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    Intersecting cultures: European influences in the fine arts: Melbourne 1940-1960
    PALMER, SHERIDAN ( 2004)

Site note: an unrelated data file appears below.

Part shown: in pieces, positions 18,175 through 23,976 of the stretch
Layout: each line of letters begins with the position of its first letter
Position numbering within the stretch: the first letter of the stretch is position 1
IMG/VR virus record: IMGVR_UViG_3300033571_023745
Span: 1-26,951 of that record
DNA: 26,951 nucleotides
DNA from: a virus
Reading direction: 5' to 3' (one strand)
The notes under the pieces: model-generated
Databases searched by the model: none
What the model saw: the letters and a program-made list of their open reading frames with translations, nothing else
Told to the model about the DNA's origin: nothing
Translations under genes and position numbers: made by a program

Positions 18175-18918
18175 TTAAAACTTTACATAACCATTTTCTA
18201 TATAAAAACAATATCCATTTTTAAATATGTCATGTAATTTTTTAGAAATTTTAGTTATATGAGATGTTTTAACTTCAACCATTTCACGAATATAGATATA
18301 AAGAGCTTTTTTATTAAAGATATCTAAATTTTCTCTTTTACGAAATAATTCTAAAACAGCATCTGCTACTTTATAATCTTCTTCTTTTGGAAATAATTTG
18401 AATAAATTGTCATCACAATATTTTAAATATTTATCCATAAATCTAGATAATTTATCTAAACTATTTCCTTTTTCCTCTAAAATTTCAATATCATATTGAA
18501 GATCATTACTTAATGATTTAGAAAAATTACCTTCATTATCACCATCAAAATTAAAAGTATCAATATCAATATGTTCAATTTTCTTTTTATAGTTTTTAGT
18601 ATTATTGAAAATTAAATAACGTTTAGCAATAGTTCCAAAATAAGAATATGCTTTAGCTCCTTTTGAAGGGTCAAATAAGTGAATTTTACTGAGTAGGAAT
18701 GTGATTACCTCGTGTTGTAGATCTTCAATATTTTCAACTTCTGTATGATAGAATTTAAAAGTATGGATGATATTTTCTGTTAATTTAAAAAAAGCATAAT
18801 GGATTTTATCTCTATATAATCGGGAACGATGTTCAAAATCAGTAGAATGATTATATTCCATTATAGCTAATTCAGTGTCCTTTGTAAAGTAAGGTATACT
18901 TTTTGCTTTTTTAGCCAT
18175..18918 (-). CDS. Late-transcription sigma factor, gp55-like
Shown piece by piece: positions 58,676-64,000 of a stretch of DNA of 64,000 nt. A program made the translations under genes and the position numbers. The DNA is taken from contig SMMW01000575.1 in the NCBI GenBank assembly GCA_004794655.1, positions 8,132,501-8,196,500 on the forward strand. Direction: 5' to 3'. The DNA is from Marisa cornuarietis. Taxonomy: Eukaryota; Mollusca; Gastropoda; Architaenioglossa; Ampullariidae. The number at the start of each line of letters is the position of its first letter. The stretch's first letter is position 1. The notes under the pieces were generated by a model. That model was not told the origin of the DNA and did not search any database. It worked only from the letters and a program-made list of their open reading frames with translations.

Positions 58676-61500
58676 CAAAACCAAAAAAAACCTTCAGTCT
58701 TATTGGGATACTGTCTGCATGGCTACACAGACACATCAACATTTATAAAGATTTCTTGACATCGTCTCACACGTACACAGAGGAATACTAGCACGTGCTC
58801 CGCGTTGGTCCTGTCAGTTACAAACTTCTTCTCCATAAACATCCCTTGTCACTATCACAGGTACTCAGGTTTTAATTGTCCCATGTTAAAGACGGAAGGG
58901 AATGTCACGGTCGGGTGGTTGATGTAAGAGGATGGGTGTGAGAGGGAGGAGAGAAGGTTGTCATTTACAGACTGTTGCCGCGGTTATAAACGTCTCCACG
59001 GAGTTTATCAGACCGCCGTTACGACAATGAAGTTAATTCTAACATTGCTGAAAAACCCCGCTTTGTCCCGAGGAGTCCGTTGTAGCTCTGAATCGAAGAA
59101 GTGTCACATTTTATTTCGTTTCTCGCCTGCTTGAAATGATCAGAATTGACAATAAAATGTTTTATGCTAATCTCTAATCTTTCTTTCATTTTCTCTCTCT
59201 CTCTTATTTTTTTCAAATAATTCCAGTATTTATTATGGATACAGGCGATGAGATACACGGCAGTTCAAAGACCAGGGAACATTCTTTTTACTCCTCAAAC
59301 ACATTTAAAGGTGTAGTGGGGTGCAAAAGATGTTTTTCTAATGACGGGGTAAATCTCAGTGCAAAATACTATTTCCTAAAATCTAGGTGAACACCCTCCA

The development of modern European scholarship and art, more Austria and Germany, had produced by the early part of the twentieth century challenging innovations in art and the principles of art historical scholarship. Art history, in its quest to explicate the connections between art and mind, time and place, became a discipline that combined or connected various fields of enquiry to other historical moments. Hitler's accession to power in 1933 resulted in a major diaspora of Europeans, mostly German Jews, and one of the most critical dispersions of intellectuals ever recorded. Their relocation to many western countries, including Australia, resulted in major intellectual and cultural developments within those societies. By investigating selected case studies, this research illuminates the important contributions made by these individuals to the academic and cultural studies in Melbourne. Dr Ursula Hoff, a German art scholar, exiled from Hamburg, arrived in Melbourne via London in December 1939. After a brief period as a secretary at the Women's College at the University of Melbourne, she became the first qualified art historian to work within an Australian state gallery as well as one of the foundation lecturers at the School of Fine Arts at the University of Melbourne. While her legacy at the National Gallery of Victoria rests mostly on an internationally recognised Department of Prints and Drawings, her concern and dedication extended to the Gallery as a whole. Franz Philipp, a Viennese art history doctoral student, whose passage of exile was deeply traumatic, arrived in Australia on board HMT Dunera. He rose to become the 'co-architect' of the newly founded Fine Arts Department ofthe University of Melbourne, where he instituted a rigorous standard of 'continental' scholarship. Professor Joseph Burke, a graduate in Fine Arts and a British war-ti~e civil servant, was appointed to the first Herald Chair of Fine Arts at the University of Melbourne in 1946. His mission was not only to establish art historical studies in the University, but also to take art into the public sphere; both these responsibilities demanded a multifarious role in the fine arts and cultural environment in Melbourne. Together with other important Europeans and Australians, these three scholars assisted in the cultural revision of the post-war period, legitimating cultural and educational paradigms and processes by establishing a more dynamic cross-cultural and international programme of scholarship and change within the arts more generally. Individually and collectively, Ursula Hoff, Franz Philipp and Joseph Burke became a seminal force in the academic, intellectual, museological and cultural environment of post-war Melbourne.